The good news is that Limerick's city authorities appear keen to retain much of the physical integrity of what's left of the huge Georgian era block they've earmarked for a vast €150m redevelopment.
The bad news is that the 'Opera Site', as it's known, that will set the social and economic tone of the city for decades, is a pretty bland, oversized, office scheme. Previous plans to include a college campus and housing have been ditched.
The scheme is exactly the kind of high quality project a well-funded commercial developer would deliver in Limerick, or anywhere else.
It's the wrong answer for Limerick. In many ways the city is already booming, with a rapidly increasing supply of high-quality jobs in domestic and international firms, as well as the likes of UL and the Revenue Commissioner.
Housing, for those in a position to buy, is affordable.
But nowhere in Ireland suffers more from the ravages of suburbanisation.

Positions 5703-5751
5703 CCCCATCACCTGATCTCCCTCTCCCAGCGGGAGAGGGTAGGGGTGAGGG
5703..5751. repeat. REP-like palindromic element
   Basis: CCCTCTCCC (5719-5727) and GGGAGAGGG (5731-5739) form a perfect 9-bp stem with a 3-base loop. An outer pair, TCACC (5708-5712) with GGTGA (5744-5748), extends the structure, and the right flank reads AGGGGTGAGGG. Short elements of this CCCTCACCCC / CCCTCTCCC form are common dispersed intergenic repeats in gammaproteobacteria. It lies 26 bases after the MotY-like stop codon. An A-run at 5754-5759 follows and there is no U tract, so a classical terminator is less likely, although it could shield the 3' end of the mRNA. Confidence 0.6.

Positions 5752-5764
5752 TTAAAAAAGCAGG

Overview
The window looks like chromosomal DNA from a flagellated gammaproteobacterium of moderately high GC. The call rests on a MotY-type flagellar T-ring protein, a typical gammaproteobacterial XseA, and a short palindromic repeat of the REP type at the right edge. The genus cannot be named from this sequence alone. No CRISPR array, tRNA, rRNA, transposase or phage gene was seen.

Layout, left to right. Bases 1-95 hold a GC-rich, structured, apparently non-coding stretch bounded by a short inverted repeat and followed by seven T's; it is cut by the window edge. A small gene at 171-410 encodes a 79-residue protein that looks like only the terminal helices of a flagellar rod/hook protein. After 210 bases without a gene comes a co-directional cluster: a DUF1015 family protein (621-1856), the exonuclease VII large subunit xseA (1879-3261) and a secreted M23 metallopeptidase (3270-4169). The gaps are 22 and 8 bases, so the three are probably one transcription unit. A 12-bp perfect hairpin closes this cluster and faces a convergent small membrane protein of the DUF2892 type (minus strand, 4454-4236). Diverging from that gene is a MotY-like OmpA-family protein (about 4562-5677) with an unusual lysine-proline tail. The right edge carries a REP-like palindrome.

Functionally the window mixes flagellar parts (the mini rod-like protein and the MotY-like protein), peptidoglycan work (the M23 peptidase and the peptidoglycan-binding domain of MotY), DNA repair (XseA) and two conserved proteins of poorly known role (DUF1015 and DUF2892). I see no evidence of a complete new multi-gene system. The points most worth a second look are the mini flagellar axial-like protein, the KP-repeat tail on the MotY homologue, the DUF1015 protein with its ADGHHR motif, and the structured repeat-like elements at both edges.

During business hours that's OK, but in the evenings it tells. Pubs do well thanks to a buzzy population of young workers and students, but families and older people are gone by 7pm. The streets that don't have pubs become dark and forbidding, and areas that are fun for the young are off-putting for the rest of us. The effect is self-reinforcing.
Nowhere would turn up its nose at the investment Limerick is getting under the Twenty Thirty programme, a state-backed project with a phenomenal €500m budget.
But a downtown office park that will inevitably empty out at 6pm every evening and sit idle at the weekends, is the wrong answer when Limerick city's big problem is depopulation.
Limerick now has lots of initiatives to make it more attractive to look at, but that's window dressing. For its long-term health the city must become more attractive to live in. Limerick Twenty Thirty has the resources to make it happen, but this feels like a lost opportunity.